The vote to break up a filibuster will be a critical and high-stakes moment for the legislation since it will take 60 votes to advance, meaning at least 10 Republicans will need to join Democrats in backing them. If the senators were successful in breaking up a filibuster, the bill would go to the final vote. The House should then seize the bill.
The release of the bill’s text came after days of lawmakers haggling over several sticking points, raising questions about whether the effort would fall apart. Lawmakers must now race against time before the Senate leaves for July 4 recess in order to get the bill through the chamber.
Senate Majority Leader Chuck Schumer praised bipartisan negotiators Tuesday night and said the bill represents “progress and will save lives.”
“While it’s not all we want, this legislation is urgently needed,” the New York Democrat added in remarks to the Senate.
Regarding the timing of the legislation, Schumer said, “We will move into final passage as soon as possible. I expect the bill to pass the Senate by the end of the week.”
The bill – titled the Bipartisan Safer Communities Act – was published by Cornyn, Tillis and Democratic Sens. Connecticut’s Chris Murphy and Arizona’s Kyrsten Sinema.
Senate compromise gun safety legislation includes millions of dollars in investments in mental health, school safety, crisis intervention programs and incentives for states to include records minors in the national instant criminal background check system.
What’s in the bill
- $750 million to help states implement and manage crisis response programs. The money can be used to implement and manage red flag programs and for other crisis intervention programs like mental health courts, drug courts and veterans courts. Whether that money could be used for things other than red flag laws had been a main sticking point. Republicans were able to get money for states that don’t have red flag laws but have other crisis response programs.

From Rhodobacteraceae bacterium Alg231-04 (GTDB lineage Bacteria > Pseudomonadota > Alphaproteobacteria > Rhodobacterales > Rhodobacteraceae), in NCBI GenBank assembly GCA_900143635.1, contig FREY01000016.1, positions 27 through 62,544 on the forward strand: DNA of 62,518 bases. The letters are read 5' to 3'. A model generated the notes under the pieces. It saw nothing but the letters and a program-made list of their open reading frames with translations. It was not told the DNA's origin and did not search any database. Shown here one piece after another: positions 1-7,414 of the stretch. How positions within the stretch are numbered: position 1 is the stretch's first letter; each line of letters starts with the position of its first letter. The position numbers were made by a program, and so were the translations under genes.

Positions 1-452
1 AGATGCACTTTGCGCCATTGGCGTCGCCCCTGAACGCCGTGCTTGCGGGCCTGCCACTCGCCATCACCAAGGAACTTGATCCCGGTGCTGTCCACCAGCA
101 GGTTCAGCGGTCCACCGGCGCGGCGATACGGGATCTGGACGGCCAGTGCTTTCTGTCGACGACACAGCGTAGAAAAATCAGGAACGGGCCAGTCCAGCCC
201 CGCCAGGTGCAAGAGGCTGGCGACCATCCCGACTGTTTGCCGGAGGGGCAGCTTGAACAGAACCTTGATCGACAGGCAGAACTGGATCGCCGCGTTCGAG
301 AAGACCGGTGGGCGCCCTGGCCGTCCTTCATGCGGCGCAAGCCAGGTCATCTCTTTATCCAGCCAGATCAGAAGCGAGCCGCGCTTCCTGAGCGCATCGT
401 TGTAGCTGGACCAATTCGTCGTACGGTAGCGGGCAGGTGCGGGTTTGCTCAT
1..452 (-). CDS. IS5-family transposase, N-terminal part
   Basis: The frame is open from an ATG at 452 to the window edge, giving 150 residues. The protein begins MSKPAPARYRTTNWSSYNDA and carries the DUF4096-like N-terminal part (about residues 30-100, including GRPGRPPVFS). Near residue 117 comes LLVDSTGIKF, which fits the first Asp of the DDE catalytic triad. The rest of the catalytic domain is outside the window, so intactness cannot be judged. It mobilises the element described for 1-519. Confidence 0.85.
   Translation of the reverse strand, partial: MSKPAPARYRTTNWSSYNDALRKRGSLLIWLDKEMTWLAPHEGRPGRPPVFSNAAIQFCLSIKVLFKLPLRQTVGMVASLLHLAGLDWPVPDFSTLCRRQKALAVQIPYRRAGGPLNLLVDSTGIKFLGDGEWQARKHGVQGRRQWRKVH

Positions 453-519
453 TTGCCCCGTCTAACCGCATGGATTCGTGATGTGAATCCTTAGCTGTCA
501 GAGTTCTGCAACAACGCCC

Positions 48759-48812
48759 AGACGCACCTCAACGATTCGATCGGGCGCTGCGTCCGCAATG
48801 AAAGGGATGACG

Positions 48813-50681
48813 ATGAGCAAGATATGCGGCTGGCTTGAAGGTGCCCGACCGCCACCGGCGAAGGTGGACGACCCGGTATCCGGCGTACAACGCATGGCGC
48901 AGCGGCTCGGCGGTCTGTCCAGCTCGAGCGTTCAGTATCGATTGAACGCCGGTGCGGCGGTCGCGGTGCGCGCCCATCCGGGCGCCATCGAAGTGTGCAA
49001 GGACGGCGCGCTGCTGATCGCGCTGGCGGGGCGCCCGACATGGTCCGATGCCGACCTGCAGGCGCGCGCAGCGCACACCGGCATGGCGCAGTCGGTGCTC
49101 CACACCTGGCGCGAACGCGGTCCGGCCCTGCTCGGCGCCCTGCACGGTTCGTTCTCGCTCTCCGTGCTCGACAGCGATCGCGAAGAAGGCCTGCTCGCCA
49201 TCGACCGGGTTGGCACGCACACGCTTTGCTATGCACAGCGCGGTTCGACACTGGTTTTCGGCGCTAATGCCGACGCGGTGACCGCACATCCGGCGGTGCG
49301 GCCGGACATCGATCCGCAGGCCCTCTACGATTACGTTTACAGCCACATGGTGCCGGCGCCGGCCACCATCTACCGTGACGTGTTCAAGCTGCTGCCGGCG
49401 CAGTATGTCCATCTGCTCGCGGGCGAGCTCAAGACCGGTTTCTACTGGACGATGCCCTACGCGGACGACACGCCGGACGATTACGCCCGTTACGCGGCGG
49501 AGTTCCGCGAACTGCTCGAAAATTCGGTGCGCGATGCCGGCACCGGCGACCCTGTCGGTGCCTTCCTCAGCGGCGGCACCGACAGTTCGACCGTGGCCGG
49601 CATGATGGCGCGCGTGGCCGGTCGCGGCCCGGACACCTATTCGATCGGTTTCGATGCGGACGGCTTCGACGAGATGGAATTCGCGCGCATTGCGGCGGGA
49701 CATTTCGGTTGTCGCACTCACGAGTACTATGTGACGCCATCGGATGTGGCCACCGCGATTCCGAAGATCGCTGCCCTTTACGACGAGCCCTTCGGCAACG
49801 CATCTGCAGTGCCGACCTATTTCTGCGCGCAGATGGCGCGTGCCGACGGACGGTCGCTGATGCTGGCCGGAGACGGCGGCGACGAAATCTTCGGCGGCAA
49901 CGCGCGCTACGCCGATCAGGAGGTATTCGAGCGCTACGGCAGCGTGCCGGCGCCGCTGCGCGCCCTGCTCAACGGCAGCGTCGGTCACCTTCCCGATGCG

- Closing the so-called boyfriend loophole. This legislation fills a years-old loophole in domestic violence law that prohibited people convicted of crimes of domestic violence against a married partner, or partners with whom they shared children, or partners with whom they cohabited from have guns. The old laws did not include intimate partners who could not live together, be married or share children. Now the law will prohibit anyone convicted of a crime of domestic violence against someone with whom they have a “serious and ongoing relationship of a romantic or intimate nature” from having a firearm. The law is not retroactive. However, it will allow those convicted of domestic violence offenses to restore their gun rights after five years if they have not committed other crimes. This is a key concession to Republicans.
- Requires more gun dealers to register as federally licensed gun dealers. The bill targets people who sell firearms as their primary source of income, but who have previously avoided registering as federally licensed firearms dealers. This is important because federally licensed dealers are required to administer background checks before selling a firearm to someone.
- More in-depth reviews of people between the ages of 18 and 21 who want to buy firearms. The bill both encourages states to include minors’ records in the nation’s instant criminal background check system with grants and implements a new protocol for checking those records. It gives NICS three days to review an individual’s case. If anything potentially disqualifying happens, the NICS gets an additional seven days. If the review is not completed by then, the arms transfer is completed.
- Creates new federal laws against gun trafficking and straw trafficking. Makes it easier to prosecute those who buy guns for people who are not allowed to buy guns on their own.
- Increase funding for mental health and school safety programs. This money is being directed to a series of programs, many of which already exist but would be funded more vigorously under this act.
This story and headline were updated with additional developments on Tuesday.
CNN’s Manu Raju and Shawna Mizelle contributed to this report.